FBI uses StingRay Technology to get Cellphone Information....

Discussion in 'Freedom and Liberty' started by BTPost, Nov 2, 2012.

  1. BTPost

    BTPost Stumpy Old Fart,Deadman Walking, Snow Monkey Moderator


    Tracking cell phones by tricking them into operating on a bogus network
    is a law enforcement tactic shrouded in secrecy. Now the FBI is under
    pressure to release information about it-but the bureau doesn't want to
    let go of 25,000 pages of documents on sophisticated cell surveillance

    In an Arizona court case last year it was made public that the FBI had
    used a cell-site simulator in order to track down a suspect. The
    portable equipment, sometimes described as either an I-M-S-I catcher or
    a Stingray, covertly sends out a signal that fools all phones within a
    specific area into connecting to a fake network. The spy tool can
    force targeted phones to release unique identity codes that can then be
    used to track a person's movements in real time.

    But not everyone likes the idea of this type of law enforcement tool
    being used. Among them is the Electronic Privacy Information Center
    which is attempting to obtain internal FBI documents relating to the
    technology. In fact the Center is taking legal action to force the
    prompt disclosure of records concerning Stingray devices or other cell
    site simulator technologies. It alleges that the FBI has failed to
    comply with statutory deadlines by not handing them over quickly enough
    following a freedom of information request made last February.

    For its part, the FBI says that it has found 25,000 pages of documents
    that relate to the request, about 6,000 of which are classified.
    Because of this the agency says that it may need up to three years to
    process the files before they can be released.

    In light of the FCC's recent enforcement activities against cellular
    telephone jamming devices, it will be interesting to see if the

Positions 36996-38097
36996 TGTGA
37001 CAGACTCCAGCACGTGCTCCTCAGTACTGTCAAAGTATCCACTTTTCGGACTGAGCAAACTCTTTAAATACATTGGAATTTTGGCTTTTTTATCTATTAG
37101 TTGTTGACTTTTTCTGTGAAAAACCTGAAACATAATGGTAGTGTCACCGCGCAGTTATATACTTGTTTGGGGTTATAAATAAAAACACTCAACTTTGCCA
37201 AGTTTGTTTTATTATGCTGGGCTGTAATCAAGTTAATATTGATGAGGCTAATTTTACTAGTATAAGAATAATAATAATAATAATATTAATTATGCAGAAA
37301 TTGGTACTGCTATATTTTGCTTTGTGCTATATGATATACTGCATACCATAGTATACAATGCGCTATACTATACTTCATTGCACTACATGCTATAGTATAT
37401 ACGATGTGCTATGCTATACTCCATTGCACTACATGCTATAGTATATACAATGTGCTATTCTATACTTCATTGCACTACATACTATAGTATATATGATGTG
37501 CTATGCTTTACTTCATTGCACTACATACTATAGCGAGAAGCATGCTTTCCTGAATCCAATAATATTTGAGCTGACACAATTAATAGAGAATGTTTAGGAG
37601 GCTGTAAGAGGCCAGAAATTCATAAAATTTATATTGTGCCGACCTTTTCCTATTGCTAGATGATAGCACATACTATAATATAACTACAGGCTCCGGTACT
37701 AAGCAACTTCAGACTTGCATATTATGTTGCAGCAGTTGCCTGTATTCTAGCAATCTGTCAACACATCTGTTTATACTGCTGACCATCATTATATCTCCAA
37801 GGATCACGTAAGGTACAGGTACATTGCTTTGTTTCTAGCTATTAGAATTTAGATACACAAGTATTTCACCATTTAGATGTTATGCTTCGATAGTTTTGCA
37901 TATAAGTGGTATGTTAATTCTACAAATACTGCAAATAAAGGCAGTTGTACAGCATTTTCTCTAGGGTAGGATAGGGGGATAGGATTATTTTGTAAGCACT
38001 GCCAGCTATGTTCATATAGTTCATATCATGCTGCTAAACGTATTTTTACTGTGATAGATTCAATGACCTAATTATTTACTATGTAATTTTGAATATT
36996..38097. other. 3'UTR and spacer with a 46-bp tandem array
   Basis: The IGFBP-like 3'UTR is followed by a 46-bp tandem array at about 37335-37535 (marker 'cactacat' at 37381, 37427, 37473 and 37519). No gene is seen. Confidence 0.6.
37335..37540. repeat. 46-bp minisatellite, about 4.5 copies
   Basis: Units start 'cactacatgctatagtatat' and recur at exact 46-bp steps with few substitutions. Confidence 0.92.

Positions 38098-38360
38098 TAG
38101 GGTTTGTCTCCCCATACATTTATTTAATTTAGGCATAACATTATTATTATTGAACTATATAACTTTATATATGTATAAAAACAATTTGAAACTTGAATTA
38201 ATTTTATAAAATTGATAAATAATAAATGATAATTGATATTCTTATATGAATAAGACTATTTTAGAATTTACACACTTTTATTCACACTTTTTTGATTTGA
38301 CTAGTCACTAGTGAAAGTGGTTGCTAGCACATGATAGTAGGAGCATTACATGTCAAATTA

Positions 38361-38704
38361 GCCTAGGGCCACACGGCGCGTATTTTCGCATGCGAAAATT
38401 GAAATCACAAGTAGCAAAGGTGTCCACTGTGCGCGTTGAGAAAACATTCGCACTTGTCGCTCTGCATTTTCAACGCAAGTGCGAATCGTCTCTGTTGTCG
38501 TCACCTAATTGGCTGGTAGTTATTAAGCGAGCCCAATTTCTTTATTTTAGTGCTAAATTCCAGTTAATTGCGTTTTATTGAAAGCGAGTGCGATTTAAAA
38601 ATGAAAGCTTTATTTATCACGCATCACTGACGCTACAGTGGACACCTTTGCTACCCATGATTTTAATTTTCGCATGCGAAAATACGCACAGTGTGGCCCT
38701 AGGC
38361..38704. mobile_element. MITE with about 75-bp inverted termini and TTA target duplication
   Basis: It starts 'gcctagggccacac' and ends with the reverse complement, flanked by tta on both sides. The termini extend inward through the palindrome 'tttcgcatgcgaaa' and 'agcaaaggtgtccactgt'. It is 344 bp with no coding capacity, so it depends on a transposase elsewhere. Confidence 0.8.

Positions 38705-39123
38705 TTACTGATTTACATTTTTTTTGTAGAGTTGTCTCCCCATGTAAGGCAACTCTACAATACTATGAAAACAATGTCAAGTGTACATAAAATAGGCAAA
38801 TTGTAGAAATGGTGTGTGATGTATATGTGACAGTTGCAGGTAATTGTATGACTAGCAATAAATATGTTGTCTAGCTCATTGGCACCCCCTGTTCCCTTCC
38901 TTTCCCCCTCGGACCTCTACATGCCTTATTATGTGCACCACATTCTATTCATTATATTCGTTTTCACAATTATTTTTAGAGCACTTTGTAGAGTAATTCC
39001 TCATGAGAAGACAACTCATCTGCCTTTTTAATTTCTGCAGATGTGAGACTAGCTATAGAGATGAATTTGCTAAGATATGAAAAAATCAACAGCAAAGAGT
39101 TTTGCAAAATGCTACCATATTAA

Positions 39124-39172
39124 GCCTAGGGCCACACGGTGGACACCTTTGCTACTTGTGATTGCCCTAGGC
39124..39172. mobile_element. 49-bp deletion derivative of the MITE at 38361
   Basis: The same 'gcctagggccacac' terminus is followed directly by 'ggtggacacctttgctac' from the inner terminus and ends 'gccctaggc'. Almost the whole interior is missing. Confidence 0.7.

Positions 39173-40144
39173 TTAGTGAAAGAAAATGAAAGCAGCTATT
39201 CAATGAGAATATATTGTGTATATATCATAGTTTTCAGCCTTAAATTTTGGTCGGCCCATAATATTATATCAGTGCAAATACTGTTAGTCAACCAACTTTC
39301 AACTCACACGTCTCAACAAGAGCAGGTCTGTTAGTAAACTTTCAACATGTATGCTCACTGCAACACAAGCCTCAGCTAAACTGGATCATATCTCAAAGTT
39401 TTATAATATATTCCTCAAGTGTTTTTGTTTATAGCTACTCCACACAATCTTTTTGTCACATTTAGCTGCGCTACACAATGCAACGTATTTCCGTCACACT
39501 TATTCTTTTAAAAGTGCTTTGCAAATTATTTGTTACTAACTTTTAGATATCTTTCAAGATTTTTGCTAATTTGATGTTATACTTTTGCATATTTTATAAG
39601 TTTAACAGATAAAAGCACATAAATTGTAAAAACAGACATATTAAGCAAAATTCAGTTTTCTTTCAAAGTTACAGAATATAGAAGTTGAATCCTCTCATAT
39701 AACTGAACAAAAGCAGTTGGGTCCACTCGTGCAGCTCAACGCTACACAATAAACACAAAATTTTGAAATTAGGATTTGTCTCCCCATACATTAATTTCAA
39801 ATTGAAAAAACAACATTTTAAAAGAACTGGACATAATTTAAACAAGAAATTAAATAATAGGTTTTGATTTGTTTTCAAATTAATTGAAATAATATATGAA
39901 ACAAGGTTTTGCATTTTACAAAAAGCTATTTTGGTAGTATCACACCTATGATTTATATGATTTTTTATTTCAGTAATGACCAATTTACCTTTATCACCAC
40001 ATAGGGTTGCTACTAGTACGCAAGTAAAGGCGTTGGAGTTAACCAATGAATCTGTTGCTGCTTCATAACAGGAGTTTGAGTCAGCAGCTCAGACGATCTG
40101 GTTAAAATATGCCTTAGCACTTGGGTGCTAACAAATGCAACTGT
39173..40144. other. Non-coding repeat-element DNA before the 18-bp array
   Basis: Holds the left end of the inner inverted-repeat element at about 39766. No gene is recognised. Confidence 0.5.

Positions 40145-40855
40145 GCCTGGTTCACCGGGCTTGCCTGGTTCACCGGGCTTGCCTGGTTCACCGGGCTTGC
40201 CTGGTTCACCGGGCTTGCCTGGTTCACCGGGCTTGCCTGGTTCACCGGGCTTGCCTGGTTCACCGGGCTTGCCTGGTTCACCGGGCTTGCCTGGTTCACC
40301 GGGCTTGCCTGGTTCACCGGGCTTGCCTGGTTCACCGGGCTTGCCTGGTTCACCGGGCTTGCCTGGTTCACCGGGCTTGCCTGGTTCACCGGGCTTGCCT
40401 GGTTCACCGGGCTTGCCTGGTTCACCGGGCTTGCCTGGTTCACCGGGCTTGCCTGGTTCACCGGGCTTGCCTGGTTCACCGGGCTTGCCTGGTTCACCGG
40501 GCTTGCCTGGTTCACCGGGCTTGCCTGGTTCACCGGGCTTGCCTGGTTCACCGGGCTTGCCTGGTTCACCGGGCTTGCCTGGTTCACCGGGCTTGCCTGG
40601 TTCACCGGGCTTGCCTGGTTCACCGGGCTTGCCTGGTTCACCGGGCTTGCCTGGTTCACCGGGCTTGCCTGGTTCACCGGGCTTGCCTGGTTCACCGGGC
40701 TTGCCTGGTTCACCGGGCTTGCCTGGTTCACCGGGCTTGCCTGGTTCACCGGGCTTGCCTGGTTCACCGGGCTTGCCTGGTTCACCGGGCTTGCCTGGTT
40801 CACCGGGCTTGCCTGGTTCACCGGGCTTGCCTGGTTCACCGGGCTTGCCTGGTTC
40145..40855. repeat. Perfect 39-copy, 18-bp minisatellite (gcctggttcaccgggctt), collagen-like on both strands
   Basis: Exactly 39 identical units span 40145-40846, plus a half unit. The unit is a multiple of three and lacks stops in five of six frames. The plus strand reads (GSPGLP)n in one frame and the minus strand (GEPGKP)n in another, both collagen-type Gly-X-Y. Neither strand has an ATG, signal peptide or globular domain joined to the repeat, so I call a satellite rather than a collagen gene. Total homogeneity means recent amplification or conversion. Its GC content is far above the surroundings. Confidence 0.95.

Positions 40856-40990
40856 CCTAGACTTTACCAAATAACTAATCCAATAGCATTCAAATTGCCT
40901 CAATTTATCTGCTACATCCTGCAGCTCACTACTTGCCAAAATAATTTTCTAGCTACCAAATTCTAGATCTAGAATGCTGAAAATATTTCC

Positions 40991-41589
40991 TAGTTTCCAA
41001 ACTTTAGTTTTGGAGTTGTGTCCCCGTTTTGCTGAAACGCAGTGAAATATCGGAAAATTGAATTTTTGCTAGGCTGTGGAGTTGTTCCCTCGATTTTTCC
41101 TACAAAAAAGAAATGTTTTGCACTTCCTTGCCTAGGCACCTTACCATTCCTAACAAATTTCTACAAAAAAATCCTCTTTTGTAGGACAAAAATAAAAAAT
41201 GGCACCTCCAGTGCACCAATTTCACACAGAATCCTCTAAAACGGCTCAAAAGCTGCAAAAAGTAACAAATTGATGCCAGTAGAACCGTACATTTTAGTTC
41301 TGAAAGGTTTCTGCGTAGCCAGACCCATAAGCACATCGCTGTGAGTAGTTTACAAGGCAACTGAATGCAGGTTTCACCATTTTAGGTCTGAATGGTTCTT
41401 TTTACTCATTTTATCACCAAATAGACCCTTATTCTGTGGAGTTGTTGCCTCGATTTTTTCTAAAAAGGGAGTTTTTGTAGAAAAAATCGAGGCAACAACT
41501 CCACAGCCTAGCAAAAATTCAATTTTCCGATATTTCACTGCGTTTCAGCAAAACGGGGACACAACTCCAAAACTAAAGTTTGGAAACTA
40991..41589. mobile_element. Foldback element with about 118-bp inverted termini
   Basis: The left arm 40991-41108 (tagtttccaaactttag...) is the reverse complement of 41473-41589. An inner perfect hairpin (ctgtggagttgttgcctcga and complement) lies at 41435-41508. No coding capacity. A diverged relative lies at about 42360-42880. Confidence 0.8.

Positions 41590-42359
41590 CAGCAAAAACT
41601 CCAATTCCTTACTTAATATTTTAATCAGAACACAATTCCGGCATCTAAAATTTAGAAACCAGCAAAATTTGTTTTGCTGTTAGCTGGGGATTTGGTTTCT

regulatory agency can or will become involved in this controversial
  2. Quigley_Sharps

    Quigley_Sharps The Badministrator Administrator Founding Member

    I asked if this is how it works from a friend in the industry, above is his answer.
    tulianr likes this.
  3. ColtCarbine

    ColtCarbine Monkey+++ Founding Member

    They are more than likely invading citizen's privacy with more than this technology, this is just what they got caught in the cookie jar with.
    BTPost likes this.
  4. Seacowboys

    Seacowboys Senior Member Founding Member

    As many incidents of privacy abuse that have been documented, suppose the turd hit the fan, just how much consideration to Constitutional protected Liberties do you think they consider before using every tech-tool at their disposal?
  5. VisuTrac

    VisuTrac Ваша мать носит военные ботинки Site Supporter+++

    Ask me again why I should buy a cellphone when i have a wifi enabled pda with pre-microsoft skype installed again? Plus I can change the mac address on my pda at will!
  6. ghrit

    ghrit Bad company Administrator Founding Member

    Nuts to the high tech toys. Go ham. They can find you and collect your comms. However, there are things that can be done for innocuous appearing messages that aren't.
    tulianr and VisuTrac like this.
  7. bpaintx

    bpaintx Monkey+++

    They still require a court order.
  8. VisuTrac

    VisuTrac Ваша мать носит военные ботинки Site Supporter+++

    LMAO! It's the government. Since when did they play by the rules. They are only a suggestion until they get caught, then they beg forgiveness/ignorance or find a scapegoat to take the fall.

    Seriously, they only let you sue them if they want, otherwise, National Security and poof.
    tulianr and oldawg like this.
survivalmonkey SSL seal        survivalmonkey.com warrant canary